Game Set Up
To set up the game, first separate the cards into their two primary decks. That being the Positive Grilled Cheese and the Floppy Cat decks. Give one deck to each player and have them look through it, removing and setting aside the “Champion” card.
Second, unfold the Grid sheet and place it in the middle of the players. The Grid sheet provides a 3×5 area where the players will be placing their cards. This sheet is not necessary to play, but does provide a helpful visual guide to where cards should be placed during the game. Have each player place their “Champion” card face-up on the starting Grid sheet space directly in front of them.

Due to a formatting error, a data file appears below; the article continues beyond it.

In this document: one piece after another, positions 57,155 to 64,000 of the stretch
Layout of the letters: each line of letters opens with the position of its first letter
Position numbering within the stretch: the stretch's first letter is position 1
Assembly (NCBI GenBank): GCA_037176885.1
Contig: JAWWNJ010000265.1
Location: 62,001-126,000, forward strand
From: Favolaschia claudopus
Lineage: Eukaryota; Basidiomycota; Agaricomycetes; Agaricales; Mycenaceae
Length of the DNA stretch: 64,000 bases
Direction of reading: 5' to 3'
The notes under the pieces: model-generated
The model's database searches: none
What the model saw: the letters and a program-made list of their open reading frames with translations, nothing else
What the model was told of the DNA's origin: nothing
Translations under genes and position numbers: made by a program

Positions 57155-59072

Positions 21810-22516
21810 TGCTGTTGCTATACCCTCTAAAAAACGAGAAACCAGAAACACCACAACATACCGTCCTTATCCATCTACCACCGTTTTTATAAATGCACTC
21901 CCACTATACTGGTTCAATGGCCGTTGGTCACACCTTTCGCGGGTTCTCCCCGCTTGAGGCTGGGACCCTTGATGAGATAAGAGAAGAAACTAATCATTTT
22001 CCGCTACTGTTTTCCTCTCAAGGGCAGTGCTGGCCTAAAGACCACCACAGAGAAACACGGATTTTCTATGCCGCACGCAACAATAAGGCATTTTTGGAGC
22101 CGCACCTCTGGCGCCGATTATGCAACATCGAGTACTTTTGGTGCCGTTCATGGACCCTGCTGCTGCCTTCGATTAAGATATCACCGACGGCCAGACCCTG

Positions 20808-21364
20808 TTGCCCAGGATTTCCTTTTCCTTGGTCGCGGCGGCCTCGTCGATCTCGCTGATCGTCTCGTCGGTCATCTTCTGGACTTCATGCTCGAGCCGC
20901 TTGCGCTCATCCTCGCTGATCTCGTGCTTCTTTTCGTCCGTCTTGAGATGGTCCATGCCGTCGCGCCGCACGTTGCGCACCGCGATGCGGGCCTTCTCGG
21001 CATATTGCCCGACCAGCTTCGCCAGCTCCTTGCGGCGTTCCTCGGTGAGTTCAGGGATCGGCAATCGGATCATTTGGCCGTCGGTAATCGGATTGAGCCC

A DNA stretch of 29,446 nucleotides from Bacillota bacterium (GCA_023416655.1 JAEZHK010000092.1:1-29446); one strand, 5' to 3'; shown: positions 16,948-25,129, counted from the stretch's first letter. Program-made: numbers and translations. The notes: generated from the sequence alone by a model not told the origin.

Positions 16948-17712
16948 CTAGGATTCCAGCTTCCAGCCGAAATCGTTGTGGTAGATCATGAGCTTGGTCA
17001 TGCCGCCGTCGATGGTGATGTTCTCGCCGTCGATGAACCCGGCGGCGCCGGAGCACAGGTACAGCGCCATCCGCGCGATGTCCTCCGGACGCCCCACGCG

Third, each player now shuffles their deck and randomly draws 2 cards, placing these cards face-down to the left and right of their Champion. After placing, the cards, the player who owns them may look at the cards, but should not reveal them to their opponent.
Fourth, each player places their deck of cards face-down next to their playing area and draws 4 cards. These cards go into the player’s hand.
That’s it for game set up. Determine who will go first and begin.
What An Adorable Battle….
Enfutown Bumpers is played in rounds and turns. A player’s turn is summarized here.
Step 1: Draw a Card
The first thing a player does on their turn is draw 1 card from their draw deck. This card goes immediately into the player’s hand.
Step 2: Use Drop Abilities